Key stakeholders may include hospital leadership, operational department leads, medical staff, frontline staff, support staff, and patients and families. This stakeholder list is intended to be a guide and may include others as determined by your organization.
|Stakeholder category||Job types|
|Medical Staff—Frontline||Medical staff|
|C-Suite Leadership||C-Suite executives
|Board Members||Members of the hospital or system board|
|Quality, Safety, and Risk Management||Selected leaders from these areas:
|Legal and Claims||Selected leaders from these areas|
|Medical Staff—Leadership||Selected members of the medical staff including:
A sample of program directors if there are residency programs
|Resident Physicians||Selected physicians from various residency programs|
|Stakeholder category||Job types|
|Patients and Families||Representative(s) from the Patient and Family Advisory Council|
The purpose of the focus group sessions is to learn what is occurring at the organization from the stakeholders, so that next steps can be identified to support implementation of the CANDOR process. A focus group is intended to be a group of six to 10 people led through the questioning and discussion by a facilitator.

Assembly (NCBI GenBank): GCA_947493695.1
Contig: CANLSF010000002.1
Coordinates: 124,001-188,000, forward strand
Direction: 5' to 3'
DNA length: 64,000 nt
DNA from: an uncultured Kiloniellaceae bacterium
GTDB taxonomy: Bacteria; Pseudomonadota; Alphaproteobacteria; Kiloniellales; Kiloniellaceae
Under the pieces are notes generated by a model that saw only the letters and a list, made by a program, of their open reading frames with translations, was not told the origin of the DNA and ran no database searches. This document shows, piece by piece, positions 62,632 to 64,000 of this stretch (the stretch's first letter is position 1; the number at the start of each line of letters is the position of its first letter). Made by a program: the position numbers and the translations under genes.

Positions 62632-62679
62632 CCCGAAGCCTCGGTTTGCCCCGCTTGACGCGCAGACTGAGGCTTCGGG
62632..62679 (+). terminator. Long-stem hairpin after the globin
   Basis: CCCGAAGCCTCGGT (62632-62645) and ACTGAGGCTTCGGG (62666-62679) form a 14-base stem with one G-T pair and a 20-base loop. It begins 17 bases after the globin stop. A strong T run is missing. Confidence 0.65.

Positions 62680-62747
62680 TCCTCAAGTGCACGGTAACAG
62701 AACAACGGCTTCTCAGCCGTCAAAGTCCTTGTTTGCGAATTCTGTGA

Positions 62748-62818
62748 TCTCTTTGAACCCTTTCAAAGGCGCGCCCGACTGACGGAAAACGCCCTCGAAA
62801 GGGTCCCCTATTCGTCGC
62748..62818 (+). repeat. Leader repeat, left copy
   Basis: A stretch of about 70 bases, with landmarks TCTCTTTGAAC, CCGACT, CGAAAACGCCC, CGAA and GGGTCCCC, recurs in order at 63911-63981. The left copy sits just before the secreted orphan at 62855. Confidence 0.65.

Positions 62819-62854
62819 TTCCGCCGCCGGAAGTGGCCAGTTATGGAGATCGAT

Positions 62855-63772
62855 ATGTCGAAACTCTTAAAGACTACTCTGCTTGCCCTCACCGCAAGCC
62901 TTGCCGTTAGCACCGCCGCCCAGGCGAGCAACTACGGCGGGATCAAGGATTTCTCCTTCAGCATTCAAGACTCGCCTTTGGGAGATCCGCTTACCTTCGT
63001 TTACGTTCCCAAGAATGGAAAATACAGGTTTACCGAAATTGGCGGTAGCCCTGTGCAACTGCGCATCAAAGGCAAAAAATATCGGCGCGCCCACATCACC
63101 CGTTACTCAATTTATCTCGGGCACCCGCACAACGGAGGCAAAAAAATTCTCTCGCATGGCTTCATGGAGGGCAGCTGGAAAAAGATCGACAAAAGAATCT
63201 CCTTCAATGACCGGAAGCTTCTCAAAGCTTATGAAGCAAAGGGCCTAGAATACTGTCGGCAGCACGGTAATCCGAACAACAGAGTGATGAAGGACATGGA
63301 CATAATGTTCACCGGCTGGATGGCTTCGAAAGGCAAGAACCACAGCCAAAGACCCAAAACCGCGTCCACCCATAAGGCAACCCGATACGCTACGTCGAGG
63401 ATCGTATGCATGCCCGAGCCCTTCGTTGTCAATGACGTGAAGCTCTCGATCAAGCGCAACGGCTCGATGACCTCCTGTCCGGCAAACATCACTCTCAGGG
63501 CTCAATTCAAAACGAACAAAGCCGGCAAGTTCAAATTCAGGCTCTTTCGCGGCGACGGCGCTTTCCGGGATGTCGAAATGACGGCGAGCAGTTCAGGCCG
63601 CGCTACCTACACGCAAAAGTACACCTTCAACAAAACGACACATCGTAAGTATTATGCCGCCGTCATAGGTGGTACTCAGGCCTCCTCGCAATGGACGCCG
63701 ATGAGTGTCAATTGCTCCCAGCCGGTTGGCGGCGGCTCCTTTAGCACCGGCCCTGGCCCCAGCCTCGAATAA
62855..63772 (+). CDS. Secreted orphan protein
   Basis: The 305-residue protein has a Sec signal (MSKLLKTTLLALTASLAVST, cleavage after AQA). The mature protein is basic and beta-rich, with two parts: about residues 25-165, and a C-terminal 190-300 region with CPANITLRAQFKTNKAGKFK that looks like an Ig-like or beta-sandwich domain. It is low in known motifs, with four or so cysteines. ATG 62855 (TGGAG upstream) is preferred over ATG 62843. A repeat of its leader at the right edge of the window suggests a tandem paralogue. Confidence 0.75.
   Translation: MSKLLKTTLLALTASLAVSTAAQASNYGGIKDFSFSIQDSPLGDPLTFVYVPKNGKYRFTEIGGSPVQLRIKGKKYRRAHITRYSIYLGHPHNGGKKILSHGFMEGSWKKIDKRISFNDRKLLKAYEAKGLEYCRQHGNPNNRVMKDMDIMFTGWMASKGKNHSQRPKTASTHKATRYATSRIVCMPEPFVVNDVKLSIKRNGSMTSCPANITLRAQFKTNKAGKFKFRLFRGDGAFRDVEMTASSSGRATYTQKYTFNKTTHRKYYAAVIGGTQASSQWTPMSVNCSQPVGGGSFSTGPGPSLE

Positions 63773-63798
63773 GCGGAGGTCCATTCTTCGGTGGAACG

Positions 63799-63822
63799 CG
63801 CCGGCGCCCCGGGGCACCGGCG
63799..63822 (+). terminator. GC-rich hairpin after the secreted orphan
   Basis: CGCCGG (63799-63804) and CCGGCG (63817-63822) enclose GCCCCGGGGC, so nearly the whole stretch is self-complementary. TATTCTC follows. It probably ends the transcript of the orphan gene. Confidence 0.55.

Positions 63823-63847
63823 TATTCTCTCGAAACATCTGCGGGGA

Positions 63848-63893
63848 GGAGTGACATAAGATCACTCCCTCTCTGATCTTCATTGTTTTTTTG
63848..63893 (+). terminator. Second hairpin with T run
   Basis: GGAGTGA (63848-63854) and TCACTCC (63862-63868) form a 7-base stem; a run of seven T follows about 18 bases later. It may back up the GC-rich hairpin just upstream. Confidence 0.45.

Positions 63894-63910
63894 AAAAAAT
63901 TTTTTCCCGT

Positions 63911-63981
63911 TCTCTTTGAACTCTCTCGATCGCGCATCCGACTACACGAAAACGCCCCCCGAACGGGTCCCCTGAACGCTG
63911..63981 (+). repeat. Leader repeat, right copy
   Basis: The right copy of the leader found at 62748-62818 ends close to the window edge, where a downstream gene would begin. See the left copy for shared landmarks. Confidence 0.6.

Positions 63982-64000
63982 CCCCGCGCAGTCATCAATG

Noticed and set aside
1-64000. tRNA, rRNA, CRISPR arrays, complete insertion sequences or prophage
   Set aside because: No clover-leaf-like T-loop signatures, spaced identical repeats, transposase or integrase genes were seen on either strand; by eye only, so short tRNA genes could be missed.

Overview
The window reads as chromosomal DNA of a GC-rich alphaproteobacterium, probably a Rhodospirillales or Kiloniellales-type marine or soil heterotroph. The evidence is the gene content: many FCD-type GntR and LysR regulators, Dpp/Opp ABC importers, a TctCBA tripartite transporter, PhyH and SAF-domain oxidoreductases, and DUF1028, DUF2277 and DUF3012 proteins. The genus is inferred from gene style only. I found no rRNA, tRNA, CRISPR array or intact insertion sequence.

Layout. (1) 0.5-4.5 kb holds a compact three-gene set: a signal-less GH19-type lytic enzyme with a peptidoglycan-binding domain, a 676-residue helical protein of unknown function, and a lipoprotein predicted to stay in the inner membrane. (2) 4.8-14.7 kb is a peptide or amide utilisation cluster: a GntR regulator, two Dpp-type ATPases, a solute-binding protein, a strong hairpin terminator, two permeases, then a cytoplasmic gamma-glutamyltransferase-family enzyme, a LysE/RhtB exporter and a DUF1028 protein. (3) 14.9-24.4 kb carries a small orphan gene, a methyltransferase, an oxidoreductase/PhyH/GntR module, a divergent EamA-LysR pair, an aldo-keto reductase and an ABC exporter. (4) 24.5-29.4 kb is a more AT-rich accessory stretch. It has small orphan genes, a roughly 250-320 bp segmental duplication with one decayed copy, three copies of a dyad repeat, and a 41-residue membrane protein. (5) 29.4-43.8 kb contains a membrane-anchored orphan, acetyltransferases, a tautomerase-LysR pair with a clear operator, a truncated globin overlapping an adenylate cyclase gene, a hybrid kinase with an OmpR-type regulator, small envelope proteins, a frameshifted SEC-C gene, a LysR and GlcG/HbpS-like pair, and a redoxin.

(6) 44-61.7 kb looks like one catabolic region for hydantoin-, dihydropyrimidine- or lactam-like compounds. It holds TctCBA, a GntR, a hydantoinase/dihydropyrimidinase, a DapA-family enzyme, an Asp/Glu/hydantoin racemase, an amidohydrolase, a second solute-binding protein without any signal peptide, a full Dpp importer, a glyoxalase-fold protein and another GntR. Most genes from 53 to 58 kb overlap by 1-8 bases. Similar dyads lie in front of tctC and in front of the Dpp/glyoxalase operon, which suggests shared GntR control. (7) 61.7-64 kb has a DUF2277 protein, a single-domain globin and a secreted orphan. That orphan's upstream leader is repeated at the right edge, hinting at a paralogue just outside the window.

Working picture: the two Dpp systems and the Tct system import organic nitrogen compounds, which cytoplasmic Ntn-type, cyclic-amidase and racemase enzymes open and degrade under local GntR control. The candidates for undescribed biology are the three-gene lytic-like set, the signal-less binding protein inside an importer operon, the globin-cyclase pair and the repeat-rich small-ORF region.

The group should be comprised of individuals from the same key stakeholder group, to facilitate open and honest communication. In addition, a facilitator, timekeeper, and notetaker should be assigned to conduct/support the meeting. This will necessitate convening multiple focus groups over the course of 1–3 days.
To prepare for the meeting:
- Assign a neutral person without authority over the participants to lead each gap analysis focus group, in an effort to encourage those attending to volunteer their views without concern about repercussions. (If it is impractical to find a neutral individual, ensure that at the beginning of each session, the focus group leader makes a statement letting the group know the purpose of the meeting.) Specific mechanisms to achieve this objective include: